And just being a little bit more confident with his decision making and more decisive, I think, would really help him. And that's something that Jimmy, again, is so good at when it comes to his post game as well. Yeah, we can get into the post game in a second, but just your thoughts on the Jimmy Butler comparison.
ERIC KOREEN: Yeah, it makes sense-- not in that, again-- not in that they're built the exact same way, but they both, obviously, have that strength. And OG's strength, you know, for his size, he's got to be one of the stronger guys in the league. So you don't really need to be using a ton of deception in order-- you shouldn't necessarily need to use a ton of deception in order to get yourself open.
So to be more decisive, to be a bit more efficient when you do get the ball-- and beyond that, it's just also about getting the defense moving, right? Like, if you're spending time dribbling, the defense is stationary and set. And you don't want-- not every offense is going to be the point-five Spurs or anything like that.
But you don't always want the defense to be able to think, OK, the drive has come in here, and this is how we're going to react, and we know exactly which way we're pinballing if we're sending help. So yeah, a bit more decisiveness and a bit more confidence, like, not only in his handle, as I mentioned, but in his strength, because there aren't many guys who should be able to stop him from getting at least to a comfortable shot.
Maybe OG Anunoby wants a bit of a bigger role, and how can he get there-- well, these are some of the ways. And I think the point about Butler, but not even to name specific names-- but leveraging that power is definitely a good one.
AMIT MANN: There is this one other thing that I love about Jimmy Butler, and it's his post game-- the ways that he's able to create space and to find like little avenues to just get his shot off. Now, the jumping ability is something that's very different between the two players. But Jimmy is also a very strong human being.
And he has a way of using his strength to spin off his defender or to not create that contact where he's necessarily bully balling him, but he's able to lure them into ways where they're uncomfortable or he gets them on their heels, and then he's able to vault up. And with OG, his spin move, he likes to use that.
And it's a great move. I mean, nothing against spin moves, just make that very clear-- Pascal Siakam's is great, Jimmy Butler's is great, OG Anunoby's is great, but he gets off balance quite a bit. And I wonder if he has to do yoga or something like that, because--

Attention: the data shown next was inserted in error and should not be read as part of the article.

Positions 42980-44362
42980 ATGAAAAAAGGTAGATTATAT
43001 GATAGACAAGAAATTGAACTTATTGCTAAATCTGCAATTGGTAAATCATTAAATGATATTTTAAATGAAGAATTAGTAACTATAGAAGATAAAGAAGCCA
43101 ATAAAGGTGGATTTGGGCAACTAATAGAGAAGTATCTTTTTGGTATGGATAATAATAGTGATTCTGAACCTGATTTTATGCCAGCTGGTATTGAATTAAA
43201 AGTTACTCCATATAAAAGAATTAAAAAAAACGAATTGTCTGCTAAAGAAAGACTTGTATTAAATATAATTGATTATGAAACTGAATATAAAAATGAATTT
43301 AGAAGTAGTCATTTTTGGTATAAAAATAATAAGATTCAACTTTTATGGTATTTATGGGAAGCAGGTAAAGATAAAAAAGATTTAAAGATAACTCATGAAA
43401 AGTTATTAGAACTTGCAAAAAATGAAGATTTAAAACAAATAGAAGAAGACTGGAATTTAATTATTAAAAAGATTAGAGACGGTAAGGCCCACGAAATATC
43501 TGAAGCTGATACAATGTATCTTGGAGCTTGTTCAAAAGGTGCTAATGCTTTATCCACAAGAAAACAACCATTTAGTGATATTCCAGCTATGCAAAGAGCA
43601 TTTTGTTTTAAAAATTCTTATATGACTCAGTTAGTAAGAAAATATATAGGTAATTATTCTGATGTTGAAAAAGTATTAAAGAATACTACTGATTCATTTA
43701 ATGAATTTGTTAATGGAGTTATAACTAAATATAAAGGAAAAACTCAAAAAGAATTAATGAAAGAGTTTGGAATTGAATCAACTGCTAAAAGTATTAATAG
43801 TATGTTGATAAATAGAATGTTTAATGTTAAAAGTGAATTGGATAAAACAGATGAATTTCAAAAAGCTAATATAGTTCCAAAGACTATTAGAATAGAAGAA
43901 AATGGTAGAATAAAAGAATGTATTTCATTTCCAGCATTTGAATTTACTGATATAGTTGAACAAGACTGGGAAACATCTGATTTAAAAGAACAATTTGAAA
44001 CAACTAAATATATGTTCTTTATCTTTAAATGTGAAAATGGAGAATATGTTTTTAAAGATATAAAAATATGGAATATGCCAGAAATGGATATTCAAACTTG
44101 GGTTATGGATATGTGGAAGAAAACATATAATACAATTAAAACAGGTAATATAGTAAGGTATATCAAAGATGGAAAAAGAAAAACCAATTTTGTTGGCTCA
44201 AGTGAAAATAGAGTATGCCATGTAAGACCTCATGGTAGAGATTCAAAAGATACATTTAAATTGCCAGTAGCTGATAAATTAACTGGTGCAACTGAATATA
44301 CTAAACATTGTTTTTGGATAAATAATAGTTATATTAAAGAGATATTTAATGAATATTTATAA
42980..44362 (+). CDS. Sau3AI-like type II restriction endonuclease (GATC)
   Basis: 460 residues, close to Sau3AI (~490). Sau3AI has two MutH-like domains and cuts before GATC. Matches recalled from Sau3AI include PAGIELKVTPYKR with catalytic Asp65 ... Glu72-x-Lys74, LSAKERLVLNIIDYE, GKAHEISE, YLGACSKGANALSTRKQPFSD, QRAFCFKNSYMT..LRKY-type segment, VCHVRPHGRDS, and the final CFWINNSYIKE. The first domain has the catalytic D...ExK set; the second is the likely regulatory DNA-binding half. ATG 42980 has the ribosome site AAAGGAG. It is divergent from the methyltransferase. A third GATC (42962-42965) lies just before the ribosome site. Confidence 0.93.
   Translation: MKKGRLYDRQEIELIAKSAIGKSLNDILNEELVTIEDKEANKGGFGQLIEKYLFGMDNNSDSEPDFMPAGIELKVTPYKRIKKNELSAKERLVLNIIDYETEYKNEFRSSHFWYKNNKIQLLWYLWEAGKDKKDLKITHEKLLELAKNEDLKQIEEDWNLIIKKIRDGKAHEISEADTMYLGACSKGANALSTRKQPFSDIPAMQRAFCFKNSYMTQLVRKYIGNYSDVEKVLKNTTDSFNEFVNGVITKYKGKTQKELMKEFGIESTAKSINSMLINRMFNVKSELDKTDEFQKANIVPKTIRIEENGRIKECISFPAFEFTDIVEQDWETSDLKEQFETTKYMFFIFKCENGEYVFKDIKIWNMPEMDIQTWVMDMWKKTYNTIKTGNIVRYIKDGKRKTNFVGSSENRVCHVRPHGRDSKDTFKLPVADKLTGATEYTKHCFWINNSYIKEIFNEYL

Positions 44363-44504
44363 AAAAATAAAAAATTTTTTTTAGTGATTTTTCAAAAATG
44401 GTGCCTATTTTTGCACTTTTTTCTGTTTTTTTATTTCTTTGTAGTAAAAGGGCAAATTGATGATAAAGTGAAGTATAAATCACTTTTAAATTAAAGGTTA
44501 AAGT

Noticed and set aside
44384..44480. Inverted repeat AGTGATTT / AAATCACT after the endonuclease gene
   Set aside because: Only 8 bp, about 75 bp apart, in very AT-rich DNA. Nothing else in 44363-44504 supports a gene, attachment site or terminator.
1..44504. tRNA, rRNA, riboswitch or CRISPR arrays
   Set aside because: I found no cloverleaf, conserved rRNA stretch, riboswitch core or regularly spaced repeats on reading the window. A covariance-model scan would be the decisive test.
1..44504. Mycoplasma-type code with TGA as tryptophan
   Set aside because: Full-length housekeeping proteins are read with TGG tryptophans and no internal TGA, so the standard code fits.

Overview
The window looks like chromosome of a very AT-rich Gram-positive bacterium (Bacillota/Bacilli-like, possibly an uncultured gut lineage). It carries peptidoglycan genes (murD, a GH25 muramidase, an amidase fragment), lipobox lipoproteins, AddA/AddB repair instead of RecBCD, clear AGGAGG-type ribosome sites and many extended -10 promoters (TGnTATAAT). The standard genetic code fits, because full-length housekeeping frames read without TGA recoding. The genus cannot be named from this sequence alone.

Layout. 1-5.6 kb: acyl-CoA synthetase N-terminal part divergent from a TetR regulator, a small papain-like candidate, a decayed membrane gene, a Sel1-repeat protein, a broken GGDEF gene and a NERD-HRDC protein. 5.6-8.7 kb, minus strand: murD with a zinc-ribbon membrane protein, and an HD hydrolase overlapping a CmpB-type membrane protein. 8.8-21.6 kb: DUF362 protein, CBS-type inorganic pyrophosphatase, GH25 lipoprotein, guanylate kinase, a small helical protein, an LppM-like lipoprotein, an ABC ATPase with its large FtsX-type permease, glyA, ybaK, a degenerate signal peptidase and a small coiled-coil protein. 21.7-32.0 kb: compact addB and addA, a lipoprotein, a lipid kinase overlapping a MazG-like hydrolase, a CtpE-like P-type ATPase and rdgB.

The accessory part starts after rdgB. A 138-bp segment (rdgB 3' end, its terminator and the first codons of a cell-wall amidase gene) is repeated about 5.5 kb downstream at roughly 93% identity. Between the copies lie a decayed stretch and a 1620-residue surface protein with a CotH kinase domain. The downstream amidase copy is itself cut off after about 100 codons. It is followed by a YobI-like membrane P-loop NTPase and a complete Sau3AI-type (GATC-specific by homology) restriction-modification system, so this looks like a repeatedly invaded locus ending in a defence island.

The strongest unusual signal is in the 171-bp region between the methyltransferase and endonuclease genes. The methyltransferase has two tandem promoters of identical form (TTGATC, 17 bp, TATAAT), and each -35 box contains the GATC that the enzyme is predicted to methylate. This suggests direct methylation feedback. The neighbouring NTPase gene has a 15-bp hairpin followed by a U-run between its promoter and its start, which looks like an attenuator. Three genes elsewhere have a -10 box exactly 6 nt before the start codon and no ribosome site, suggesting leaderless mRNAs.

ERIC KOREEN: I can't prescribe anybody yoga. It would be more hypocritical than most of the things I already say, which are hypocritical because I can't move. But you know, I think we've seen, especially the beginning of his career, balance was an issue when he was on the move.
It was like, oh, OG is driving in transition-- is he going to fall down? Like, is he going to be able to get a shot up? And, like, slowly, he's made progress there. But footwork in the post is a whole different thing.
And in some ways, you think it should be easier because you're not coming with that head of speed. But there's also far more physicality and far more bumping you're taking in that area.
AMIT MANN: Less space.
ERIC KOREEN: Yeah. And we've seen OG's calves, and he should be able to anchor himself pretty well. But it's a specific kind of balance. And with the right training, and the right mindset, and there's, again, no indication that he doesn't have the right priorities in terms of improving himself-- he'll get there, or he'll get as close as he can.
So I think OG is going to be fine.
AMIT MANN: He's going to be very good. Very good.
ERIC KOREEN: I remember talking about this with Zack Lowe-- like, does he make an all-star team in his career? Like, at the time, like, I bet no. I think I would still kind of hedge that way.
But, like, I think we're looking at a guy who can be a top between, like, the 30th and 50th best player in the league. And maybe that's underselling him, right? But I think, like, there's no reason he can't be beyond a good starter on a good team. There's no reason he can't be a very valuable piece.
I mean, shoot, he's already been a very valuable piece on a very good team-- could become a slightly bigger piece on a team that's just as good as the bubble Raptors were. Like, I totally believe that's possible, if not probable.
AMIT MANN: Yeah. OG is going to be fine, just like you said. It's very rare for a player to have his best stretch of the season at the beginning of the season, but that's kind of how it went for OG.